We found that its front seats offered adjustments beyond the standard forward/back and reclining positions–including side bolsters and multiple lumbar and electronic headrest settings. The cargo area is also one of the larger spaces in the industry, offering not just depth, but also ample height due to the SUV’s box-like design. However, the rear legroom left much to be desired, and we think it might be worth Mercedes’ time to shave off a little cargo space in exchange for the comfort of rear passengers.

Around town, the G-Wagen received a mix of praises and jibes. The folks in our campsite complimented its exhaust note and masculine design, while a Prius driver blamed us for being the cause for Middle Eastern fuel dependency. We were only pulling 13 mpg after all. The general consensus was that the G wasn’t necessarily pretty, but its cool-factor made it a worthy alternative to more popular Range Rover models.

Behind the Wheel

Sitting in the G-Wagen takes some getting used to, and heck, even getting in and out requires a little bit of effort. It’s just really tall – taller than most other vehicles on the road, as we found ourselves looking down on other full-size trucks and SUVs. With that in mind, use the side steps; they’re there for more than just decoration. Once you’ve mounted the G, you’ll find yourself sitting nearly upright, and thanks to the slope of the hood, it feels like you’re leaning out over road, and you can see more from this perch than just about anything else on the road.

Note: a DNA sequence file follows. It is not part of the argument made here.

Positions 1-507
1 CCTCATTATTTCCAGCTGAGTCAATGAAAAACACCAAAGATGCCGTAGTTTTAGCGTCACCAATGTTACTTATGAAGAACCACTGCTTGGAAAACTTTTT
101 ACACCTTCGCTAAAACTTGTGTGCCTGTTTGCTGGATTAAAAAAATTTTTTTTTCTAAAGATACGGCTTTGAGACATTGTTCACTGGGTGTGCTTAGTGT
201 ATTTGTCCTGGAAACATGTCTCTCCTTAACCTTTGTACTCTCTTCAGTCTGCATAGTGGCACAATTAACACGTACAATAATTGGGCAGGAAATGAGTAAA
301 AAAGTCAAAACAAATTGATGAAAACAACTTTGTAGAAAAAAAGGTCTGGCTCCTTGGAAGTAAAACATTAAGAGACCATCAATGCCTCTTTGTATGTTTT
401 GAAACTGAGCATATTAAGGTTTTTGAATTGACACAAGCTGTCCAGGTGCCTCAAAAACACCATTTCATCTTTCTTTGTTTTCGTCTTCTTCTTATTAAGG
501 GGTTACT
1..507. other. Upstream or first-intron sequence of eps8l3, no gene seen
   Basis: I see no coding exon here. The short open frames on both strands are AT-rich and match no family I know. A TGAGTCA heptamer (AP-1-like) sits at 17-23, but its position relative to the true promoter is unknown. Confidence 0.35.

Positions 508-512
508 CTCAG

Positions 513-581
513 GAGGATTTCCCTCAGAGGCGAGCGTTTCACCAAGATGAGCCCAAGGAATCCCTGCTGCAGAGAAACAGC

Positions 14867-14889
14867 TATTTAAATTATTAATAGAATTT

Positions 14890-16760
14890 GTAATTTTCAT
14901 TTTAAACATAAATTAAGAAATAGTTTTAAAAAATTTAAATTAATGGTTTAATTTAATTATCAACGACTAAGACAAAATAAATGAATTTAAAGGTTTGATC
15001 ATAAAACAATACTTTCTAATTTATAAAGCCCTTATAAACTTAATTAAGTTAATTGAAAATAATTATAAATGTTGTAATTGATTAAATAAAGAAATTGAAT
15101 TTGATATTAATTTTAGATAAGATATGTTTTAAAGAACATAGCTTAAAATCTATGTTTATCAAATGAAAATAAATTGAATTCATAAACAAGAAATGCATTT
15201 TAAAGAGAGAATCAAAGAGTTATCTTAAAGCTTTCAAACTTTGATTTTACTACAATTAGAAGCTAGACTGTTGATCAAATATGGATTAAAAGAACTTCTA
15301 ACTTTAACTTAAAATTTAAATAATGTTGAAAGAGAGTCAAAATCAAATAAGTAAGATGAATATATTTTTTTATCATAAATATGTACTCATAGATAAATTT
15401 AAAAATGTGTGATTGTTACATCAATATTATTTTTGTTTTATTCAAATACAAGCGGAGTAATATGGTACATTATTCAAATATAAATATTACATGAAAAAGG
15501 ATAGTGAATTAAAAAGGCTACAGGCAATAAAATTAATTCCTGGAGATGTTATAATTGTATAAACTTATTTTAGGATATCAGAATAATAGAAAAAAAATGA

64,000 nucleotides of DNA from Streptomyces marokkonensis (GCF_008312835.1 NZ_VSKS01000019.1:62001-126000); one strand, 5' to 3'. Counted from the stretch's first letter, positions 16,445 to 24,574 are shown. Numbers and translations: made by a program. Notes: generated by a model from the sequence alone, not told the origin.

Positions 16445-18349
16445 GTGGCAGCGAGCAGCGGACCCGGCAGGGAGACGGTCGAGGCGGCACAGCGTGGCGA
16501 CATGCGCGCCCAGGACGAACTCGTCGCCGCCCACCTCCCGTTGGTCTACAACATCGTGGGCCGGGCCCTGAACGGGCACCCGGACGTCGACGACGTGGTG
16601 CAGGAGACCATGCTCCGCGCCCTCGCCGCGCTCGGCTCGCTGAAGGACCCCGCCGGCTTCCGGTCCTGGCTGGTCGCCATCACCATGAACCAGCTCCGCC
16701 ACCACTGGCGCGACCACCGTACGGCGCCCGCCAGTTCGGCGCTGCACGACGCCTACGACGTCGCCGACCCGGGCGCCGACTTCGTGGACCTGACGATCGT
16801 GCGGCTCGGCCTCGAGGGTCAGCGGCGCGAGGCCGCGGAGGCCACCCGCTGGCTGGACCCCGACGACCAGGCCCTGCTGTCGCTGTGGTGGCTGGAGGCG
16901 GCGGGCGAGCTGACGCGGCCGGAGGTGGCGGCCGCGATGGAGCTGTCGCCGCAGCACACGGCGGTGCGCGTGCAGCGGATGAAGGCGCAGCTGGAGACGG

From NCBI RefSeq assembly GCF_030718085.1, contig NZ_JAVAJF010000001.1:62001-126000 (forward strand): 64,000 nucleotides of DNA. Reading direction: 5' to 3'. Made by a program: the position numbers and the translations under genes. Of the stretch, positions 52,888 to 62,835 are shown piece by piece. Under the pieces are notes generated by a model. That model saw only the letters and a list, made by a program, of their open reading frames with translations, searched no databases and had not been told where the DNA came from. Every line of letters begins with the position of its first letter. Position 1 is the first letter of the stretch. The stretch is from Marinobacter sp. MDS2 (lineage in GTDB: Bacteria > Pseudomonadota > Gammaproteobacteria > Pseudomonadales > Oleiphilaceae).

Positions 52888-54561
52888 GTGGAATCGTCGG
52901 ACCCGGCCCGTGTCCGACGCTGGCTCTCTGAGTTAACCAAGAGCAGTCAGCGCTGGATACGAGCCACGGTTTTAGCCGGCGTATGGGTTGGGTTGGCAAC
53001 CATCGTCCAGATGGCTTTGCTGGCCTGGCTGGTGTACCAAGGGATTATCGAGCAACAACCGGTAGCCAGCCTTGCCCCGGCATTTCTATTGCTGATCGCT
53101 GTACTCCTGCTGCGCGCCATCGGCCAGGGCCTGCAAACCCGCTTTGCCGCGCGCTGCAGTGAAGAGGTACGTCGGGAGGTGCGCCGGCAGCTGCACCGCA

It’s kind of like manning the wheel of a flat nosed school bus, if that bus were ultra lavish and cooler to drive.

It’s kind of like manning the wheel of a flat-nosed school bus, if that bus were ultra-lavish and cooler to drive. The blend of excellent visibility and high torque make the G-Wagen an easy-to-manage off-roader, especially if you choose to engage the three independently locking differentials. Conveniently, there’s a button for each one.